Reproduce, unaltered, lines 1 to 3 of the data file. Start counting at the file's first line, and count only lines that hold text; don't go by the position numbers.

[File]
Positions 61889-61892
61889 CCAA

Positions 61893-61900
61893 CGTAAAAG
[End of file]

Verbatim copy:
Positions 61889-61892
61889 CCAA

Positions 61893-61900